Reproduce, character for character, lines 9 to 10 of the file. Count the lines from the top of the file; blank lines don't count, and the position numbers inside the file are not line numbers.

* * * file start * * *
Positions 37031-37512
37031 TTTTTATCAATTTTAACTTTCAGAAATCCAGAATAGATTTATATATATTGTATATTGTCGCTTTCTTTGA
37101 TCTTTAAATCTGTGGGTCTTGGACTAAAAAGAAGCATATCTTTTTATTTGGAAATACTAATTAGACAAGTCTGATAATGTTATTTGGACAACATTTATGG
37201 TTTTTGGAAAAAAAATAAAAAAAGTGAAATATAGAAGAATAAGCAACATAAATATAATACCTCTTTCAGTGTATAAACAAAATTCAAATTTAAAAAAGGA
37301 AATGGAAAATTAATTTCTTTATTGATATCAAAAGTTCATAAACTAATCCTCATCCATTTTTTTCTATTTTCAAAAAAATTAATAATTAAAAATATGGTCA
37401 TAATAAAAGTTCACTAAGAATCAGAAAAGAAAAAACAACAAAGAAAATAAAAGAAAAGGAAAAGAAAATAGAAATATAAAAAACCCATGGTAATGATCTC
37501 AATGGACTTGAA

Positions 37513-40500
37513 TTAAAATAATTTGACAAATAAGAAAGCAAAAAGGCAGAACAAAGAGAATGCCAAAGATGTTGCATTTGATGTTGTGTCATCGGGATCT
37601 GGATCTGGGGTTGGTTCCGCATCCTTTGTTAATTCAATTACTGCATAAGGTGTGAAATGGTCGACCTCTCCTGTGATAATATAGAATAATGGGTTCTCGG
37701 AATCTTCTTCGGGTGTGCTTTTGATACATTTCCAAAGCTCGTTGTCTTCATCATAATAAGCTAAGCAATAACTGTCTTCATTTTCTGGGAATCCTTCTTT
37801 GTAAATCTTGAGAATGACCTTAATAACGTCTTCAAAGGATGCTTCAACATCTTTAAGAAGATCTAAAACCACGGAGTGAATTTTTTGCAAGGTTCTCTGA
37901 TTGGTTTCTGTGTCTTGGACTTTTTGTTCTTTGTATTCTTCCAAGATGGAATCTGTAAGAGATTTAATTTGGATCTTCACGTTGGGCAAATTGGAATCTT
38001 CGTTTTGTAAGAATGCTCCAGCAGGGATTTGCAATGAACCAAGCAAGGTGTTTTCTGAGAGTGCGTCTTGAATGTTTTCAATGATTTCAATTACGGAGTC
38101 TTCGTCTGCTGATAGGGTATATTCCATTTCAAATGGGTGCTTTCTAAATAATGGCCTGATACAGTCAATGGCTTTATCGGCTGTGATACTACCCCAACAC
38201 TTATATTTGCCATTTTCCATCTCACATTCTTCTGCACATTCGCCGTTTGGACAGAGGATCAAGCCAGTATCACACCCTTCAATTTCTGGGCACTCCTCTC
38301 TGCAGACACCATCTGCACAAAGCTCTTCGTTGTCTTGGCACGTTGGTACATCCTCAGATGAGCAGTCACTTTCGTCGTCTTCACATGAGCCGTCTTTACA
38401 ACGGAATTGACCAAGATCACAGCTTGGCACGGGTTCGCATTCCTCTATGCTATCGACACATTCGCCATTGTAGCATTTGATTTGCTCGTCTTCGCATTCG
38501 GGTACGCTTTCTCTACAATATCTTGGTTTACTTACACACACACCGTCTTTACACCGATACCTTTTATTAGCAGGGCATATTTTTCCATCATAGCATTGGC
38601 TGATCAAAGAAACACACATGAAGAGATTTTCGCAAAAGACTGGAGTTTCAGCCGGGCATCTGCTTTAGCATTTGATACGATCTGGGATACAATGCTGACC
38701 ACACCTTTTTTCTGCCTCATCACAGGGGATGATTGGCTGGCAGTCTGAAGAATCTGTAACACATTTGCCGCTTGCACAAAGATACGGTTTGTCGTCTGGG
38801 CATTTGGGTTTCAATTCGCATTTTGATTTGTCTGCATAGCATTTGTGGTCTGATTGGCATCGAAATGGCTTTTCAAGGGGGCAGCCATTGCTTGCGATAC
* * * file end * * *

37513 TTAAAATAATTTGACAAATAAGAAAGCAAAAAGGCAGAACAAAGAGAATGCCAAAGATGTTGCATTTGATGTTGTGTCATCGGGATCT
37601 GGATCTGGGGTTGGTTCCGCATCCTTTGTTAATTCAATTACTGCATAAGGTGTGAAATGGTCGACCTCTCCTGTGATAATATAGAATAATGGGTTCTCGG